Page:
Bernie Daraz

Spotweld Locating for sheet metal parts

Discussion created by Bernie Daraz on Jul 19, 2017
Latest reply on Jul 20, 2017 by Bernie Daraz

This is less a Solidworks use comment than it is advice I would like to share from my 40 years in manufacturing.

 

In my years in producing precision sheet metal I had encountered a vast number of tools that I had no idea were available. Wilson Tool is one of the premier tooling manufacturers for turret tooling among others.

 

I was working at one very progressive place more than 25 years ago, and they used Wilson tooling to produce these ‘locaters’ for spotwelding brackets and precisely locating them. Previously I have made locating fixtures, some of you may know how tricky they can be and do add handling time to the process. Sometimes they also get warm and you need another fixture or you might have ‘timed’ the process so the fixture could cool.

 

This progressive place used this tooling and had two sets, one slightly larger. They had to be defined correctly in the programs and they had names, WELD01, and WELD02. WELD02 being the larger one. WELD02 also had to be set ‘higher’ to clear the half shear from WELD01.

 

We would put at least two of these on mating parts for location during spotwelding. It was easy for the guys to just pop one part over the other and spotweld without any further clamping or fixturing. We also never used the locators in a manner where the individual parts could be located 180 degrees out. They were always offset in such a manner to be 'crooked or slanted'. The visual would indicate to the spotwelder that he had the parts orientated incorrectly.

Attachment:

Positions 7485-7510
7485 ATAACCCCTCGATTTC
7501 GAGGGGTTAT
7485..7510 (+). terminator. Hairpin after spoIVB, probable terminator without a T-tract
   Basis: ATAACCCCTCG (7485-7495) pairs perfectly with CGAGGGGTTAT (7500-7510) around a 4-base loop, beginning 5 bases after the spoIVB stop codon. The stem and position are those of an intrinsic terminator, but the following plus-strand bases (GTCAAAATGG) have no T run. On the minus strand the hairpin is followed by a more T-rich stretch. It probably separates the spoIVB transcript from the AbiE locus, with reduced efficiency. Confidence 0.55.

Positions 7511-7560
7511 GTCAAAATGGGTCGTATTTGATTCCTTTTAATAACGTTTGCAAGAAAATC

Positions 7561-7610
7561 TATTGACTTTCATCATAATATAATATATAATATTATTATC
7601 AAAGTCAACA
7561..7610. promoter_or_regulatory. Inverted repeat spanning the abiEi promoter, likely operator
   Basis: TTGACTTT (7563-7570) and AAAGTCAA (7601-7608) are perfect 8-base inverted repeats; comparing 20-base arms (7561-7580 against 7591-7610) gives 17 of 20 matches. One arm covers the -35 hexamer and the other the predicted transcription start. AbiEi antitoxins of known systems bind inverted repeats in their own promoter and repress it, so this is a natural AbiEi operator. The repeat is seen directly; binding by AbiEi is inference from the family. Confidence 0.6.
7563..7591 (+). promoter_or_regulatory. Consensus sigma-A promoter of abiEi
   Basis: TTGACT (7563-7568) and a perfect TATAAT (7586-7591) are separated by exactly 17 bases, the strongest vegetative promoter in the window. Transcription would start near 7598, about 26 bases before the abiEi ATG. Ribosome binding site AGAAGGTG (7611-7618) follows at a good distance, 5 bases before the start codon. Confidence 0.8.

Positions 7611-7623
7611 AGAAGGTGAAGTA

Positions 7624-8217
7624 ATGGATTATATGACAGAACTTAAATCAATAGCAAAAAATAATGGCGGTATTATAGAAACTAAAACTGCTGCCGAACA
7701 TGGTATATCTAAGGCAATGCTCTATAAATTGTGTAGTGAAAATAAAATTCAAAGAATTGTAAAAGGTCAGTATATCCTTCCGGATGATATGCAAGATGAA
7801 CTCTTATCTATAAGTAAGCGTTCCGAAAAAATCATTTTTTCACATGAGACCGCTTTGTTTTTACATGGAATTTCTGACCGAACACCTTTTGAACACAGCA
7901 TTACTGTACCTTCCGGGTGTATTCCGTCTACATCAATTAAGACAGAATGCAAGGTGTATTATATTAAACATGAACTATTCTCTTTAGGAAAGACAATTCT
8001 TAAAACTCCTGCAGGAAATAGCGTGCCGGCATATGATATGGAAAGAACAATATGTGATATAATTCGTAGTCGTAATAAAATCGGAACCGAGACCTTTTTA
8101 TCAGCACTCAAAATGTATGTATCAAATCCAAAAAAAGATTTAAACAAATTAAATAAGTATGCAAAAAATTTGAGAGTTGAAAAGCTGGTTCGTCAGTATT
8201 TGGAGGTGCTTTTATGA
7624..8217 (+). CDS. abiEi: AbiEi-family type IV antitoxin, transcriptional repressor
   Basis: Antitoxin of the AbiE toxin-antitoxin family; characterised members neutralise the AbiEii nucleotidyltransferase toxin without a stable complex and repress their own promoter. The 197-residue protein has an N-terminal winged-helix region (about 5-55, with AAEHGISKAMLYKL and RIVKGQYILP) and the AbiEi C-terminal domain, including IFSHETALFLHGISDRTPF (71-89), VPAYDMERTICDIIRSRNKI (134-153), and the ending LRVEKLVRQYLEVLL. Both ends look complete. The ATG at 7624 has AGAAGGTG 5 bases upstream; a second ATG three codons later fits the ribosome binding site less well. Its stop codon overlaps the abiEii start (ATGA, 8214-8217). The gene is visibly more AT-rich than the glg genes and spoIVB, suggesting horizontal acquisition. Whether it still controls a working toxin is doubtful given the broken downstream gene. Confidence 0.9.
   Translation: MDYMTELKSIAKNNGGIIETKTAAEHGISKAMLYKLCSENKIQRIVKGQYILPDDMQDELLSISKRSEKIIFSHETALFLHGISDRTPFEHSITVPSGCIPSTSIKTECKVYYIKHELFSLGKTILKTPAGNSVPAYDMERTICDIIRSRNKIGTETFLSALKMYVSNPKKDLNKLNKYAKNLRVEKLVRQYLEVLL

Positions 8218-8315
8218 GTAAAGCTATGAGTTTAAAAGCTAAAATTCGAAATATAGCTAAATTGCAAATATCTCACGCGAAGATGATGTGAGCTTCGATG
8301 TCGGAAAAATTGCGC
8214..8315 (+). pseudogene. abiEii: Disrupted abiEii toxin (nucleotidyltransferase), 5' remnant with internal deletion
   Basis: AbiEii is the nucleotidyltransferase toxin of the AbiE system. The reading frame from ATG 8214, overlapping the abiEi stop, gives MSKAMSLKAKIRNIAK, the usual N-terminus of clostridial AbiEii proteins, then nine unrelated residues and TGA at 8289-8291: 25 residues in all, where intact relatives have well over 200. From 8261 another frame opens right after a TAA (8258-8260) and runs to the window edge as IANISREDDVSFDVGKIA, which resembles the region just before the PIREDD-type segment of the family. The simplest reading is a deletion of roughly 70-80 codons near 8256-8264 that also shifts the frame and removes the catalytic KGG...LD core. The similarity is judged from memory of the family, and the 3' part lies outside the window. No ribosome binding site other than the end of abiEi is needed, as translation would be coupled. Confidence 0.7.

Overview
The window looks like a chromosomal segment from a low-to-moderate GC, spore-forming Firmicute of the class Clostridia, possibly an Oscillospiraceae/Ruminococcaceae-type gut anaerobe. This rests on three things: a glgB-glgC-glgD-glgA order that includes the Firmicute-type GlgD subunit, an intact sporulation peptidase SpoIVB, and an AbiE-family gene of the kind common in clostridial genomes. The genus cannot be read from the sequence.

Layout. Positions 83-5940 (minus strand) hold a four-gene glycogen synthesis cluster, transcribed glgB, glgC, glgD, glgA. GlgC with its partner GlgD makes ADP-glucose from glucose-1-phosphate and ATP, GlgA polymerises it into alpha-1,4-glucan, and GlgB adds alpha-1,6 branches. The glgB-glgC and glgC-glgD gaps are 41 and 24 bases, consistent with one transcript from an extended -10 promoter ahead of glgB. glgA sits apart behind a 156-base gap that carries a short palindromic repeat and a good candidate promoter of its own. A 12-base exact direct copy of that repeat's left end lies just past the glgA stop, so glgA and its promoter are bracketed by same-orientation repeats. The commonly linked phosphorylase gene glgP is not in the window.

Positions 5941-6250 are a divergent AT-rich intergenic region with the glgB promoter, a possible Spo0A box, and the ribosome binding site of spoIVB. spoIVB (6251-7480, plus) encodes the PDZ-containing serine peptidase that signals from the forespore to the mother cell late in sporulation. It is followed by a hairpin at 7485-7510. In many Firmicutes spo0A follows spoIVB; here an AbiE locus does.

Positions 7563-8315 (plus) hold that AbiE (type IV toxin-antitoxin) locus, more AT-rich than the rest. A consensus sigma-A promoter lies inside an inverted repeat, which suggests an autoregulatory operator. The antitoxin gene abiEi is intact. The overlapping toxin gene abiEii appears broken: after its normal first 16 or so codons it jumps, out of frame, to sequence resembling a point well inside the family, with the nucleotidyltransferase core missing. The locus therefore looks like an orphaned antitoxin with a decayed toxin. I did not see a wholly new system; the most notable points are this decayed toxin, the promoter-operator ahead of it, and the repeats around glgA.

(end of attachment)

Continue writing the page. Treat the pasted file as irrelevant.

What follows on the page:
Well, one day the turret guy made a mistake and swapped the tools. The parts would not locate and I was called over. My simple solution for this lot was to just ‘force’ them together using the PEM machine and two flattening tools. I think the issue added less than two hours to the job. To this company, that was a loss.

 

I looked at the tools and decided that we would use the ‘form up punch’ of the larger tool (.125 diameter) and the ‘form upper tool” of the smaller (.121 diameter) tool. The upper tool being the ‘die’ and ‘creating a form’ of .123 diameter.

 

Now instead of using two tools in the turret we only used one set with no height set requirement as long as it appeared to be about half of the material thickness.

If you’re thinking how can you use a die smaller than the punch? You know more than the average person. Much more. Since the tooling never punched a through hole, why not.

 

So, I reordered another set from Wilson and then received their rejection. I was directed to call their tooling ‘genius’ and we had the discussion, first he telling me that you cannot have a punch larger than a die and must always have a clearance. I countered with, why? I’m not punching through. It’s a half shear according to your description. OK, so now I have his attention.

 

I did discuss that I had expected extra wear on the tooling set and we would monitor for that. It all worked very well, eliminated the need for a second tooling set and the potential for errors. All good I would say. Eventually we had three turrets and had three sets of this tooling.

 

The image below is from Wilson's website and while not an actual picture it does represent what to expect from using the tool set. Try to imagine a punch being performed from the bottom of the material roughly half way through. This one tool set was used on many thicknesses and materials without concern for die clearances.

 

WT Image Half Shear Round.JPG

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